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Mark Mares, owner of Estela’s Mill Stop Cafe in Pueblo, Colo., cleans tables as dinner service is take out only. (PULP)

‘It’s like opening a brand new restaurant’ Pueblo eateries shift again under COVID-19 rules

After Colorado Gov. Polis declared it safe for restaurants to reopen dine-in services, popular Pueblo eateries are doing everything they can to pick business up and keep customers safe.

Under Gov. Polis’ latest guidelines, the state’s restaurants are allowed to reopen as soon as May 25, given they operate at 50 percent capacity with a 50-customer maximum. Six feet of space is required between tables and parties must be limited to eight guests.

Dine-in services at restaurants and bars in Colorado have been closed since March 16, just one day before what is usually the biggest day on the calendar for Pueblo’s Shamrock Brewing Co., an Irish-inspired brewpub and restaurant at 108 W. 3rd Street.

“I understand the safety of the issue,” said Gordon Cossar, general manager of Shamrock. “We all do our part to make sure everyone stays safe and healthy, but I will be honest; it hurt for business. It hurt extremely.”

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Without dine-in services, Shamrock began providing take-out services on Friday nights with a take-out menu limited to its most popular items including Green Chili Mac, Fish & Chips, and Scotch Eggs. Shamrock is set to reopen dine-in services Thursday, May 27 with menu items like Burgers, the Reuben, and Corned Beef set to return.

“I am just going around with a tape measure between tables and the chairs trying to make sure we got enough room for everything,” Cossar said. “We are trying to figure out how to reset our dining room. Our dining room is a little thin. We are losing quite a bit of seating that way but we will make due… It’s like opening up a brand new restaurant.”

La Forchetta da Massi began serving authentic Italian wines and cuisine on Pueblo’s Union Avenue, nearly five years ago. The restaurant is co-owned by Chef Massimiliano Innocenti and his wife, Daimi. Massimiliano, known as Massi among customers, comes from the North Italian province of Varese, Lombardy near Milan.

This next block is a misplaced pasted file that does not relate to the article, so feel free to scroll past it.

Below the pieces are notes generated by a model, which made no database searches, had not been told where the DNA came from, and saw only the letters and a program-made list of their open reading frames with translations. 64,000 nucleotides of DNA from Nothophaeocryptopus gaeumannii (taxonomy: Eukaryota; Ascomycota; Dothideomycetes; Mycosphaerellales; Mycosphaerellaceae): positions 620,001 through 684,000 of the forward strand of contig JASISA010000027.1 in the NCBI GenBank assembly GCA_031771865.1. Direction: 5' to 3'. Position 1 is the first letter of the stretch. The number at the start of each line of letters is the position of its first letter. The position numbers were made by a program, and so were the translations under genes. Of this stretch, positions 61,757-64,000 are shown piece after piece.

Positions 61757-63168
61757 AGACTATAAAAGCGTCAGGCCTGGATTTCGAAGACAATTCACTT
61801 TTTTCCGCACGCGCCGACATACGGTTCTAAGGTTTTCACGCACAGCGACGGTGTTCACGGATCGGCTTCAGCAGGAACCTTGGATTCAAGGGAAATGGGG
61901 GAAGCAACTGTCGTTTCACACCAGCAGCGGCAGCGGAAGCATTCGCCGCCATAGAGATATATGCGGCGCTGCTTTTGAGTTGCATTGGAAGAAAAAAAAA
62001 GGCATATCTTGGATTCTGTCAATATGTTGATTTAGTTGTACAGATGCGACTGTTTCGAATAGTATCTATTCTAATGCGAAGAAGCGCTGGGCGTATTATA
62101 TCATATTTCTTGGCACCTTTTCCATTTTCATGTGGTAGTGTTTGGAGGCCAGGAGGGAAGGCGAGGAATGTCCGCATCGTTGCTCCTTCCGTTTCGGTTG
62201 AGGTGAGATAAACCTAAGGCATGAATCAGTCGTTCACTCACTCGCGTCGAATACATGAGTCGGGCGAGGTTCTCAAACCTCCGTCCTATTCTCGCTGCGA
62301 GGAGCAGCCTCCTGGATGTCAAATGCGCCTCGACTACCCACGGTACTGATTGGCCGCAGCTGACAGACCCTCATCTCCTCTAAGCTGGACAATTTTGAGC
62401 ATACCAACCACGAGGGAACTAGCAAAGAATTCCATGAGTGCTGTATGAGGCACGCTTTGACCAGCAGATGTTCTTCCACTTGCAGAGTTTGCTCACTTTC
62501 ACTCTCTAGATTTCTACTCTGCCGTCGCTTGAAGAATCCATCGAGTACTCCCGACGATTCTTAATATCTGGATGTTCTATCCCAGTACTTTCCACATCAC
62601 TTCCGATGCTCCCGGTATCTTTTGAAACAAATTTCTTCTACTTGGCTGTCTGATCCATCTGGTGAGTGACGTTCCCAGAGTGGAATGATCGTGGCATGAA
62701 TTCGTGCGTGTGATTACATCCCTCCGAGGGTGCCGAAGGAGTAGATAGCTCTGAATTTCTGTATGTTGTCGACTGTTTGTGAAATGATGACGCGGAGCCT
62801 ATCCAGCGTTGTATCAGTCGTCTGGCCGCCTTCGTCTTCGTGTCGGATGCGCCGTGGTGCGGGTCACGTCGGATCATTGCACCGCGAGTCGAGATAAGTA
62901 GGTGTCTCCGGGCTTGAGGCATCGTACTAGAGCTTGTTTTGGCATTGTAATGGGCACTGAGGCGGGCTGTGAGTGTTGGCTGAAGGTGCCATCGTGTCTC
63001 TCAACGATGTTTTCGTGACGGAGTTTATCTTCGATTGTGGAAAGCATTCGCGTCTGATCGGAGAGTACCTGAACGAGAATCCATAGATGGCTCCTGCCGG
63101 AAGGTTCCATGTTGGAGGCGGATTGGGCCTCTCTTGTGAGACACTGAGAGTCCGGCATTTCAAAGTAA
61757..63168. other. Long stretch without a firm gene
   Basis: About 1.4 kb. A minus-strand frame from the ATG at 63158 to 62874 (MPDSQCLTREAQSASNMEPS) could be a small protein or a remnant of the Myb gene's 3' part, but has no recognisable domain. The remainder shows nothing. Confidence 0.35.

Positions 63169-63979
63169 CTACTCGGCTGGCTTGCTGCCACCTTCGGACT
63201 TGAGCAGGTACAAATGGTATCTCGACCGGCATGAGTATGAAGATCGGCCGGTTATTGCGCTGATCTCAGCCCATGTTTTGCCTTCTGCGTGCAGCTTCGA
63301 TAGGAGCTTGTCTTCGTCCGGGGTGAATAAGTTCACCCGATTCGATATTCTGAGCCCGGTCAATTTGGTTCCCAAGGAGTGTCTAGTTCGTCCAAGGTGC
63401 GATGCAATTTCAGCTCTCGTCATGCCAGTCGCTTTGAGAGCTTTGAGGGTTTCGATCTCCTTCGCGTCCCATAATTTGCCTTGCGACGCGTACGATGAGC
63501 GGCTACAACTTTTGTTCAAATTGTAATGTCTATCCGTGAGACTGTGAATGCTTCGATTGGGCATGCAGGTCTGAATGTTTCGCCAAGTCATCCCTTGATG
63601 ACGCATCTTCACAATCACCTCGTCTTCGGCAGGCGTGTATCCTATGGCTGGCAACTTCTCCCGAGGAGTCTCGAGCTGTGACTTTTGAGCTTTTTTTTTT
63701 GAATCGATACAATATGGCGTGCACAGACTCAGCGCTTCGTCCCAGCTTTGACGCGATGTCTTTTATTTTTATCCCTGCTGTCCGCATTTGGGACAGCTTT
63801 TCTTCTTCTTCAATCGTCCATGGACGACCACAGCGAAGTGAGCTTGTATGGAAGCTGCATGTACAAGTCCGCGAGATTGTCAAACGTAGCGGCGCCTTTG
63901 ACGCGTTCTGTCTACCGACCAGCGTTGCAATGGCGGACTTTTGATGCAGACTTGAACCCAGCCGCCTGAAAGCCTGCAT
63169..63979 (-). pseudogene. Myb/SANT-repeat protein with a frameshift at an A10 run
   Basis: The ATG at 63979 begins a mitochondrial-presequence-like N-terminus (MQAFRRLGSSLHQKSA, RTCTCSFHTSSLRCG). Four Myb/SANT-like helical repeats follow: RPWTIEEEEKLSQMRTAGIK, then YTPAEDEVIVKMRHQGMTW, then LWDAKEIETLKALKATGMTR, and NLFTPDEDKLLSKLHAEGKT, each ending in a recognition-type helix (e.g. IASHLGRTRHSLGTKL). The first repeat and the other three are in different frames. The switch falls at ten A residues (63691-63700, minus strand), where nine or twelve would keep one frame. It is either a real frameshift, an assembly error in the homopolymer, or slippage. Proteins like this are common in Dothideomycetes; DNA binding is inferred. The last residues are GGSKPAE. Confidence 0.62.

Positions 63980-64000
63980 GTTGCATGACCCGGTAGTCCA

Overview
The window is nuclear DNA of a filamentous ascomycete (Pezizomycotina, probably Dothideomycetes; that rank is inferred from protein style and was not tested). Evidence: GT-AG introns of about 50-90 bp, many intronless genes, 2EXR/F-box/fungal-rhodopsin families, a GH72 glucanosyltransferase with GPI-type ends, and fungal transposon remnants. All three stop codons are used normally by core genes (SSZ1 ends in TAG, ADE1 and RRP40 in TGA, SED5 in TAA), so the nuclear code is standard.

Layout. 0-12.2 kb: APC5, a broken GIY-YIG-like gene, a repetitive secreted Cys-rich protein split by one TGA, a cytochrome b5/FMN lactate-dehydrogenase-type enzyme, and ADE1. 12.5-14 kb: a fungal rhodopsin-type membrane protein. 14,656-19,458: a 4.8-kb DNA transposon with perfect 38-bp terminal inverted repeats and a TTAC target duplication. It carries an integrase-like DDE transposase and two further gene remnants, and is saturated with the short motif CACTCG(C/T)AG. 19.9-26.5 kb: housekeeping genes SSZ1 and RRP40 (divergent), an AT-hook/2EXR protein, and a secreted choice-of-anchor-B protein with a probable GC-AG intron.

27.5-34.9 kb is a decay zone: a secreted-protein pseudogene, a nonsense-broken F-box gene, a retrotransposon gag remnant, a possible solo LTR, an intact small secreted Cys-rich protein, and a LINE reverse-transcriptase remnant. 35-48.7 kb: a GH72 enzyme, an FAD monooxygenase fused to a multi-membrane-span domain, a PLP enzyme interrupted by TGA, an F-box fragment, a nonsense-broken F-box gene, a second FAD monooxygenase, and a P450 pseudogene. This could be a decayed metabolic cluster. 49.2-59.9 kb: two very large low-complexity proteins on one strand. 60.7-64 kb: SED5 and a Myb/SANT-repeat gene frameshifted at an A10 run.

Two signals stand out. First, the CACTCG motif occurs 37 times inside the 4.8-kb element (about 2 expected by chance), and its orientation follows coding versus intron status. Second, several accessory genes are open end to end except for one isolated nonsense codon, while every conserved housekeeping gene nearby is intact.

“Everything is fresh, made from the scratch,” Massi said. “All the sauces for the pasta, the sauces we make in the house are fresh. We have a few traditional dishes we probably just make here… Our food is more Italian without Americanization. It’s all good, you know, it’s different. I just tried to do something different.”

With a seating capacity built for around 55 customers indoors and 40 customers in the outdoor patio area, Massi said he is in the process of reorganizing the restaurant to best follow reopening guidelines. This includes figuring out how many tables can be placed in the restaurant six feet apart from one another at 50 percent seating capacity.

“The good thing for us is that we have the patio in the summer,” Massi said. “We’ll take advantage of the patio which we don’t have in the winter. I know, more or less, with about 40, 45 people how it works because that’s the way it works all winter… we still probably have half of what we usually make in summer but at least we survive.”

While many restaurants in Pueblo will be reopening in the upcoming weeks, Estela’s Mill Stop Cafe will be sticking to a takeout and curbside only model through the month of June. Owner-manager Mark Mares said the restaurant will reevaluate and consult with other restaurants after a two-week vacation period.

“Our restaurant is so small,” Mares said. “We have 13 tables in here and with the 50 percent capacity seven tables. We were just discussing that the other day about where we’d position them and everything. Then with the disposable menus and all the other different things like that, it’s not feasible for use right now.”

Even with the tables seating flipped over chairs and not customers at 317 Baystate Ave., Mares said Mill Stop still sees consistent business from Puebloans eager to support small businesses. The restaurant’s takeout services, which were offered before COVID-19 restrictions, have been successful due to a combination of Facebook marketing, word-of-mouth, and customer loyalty.

“The people of Pueblo… They have just been so supportive of us,” Mares said. “They are tipping the waitresses and the cooks here really well. They are just… repeat coming back and every time they come, ‘We’re supporting local. We’re supporting local,’ which we really appreciate.”

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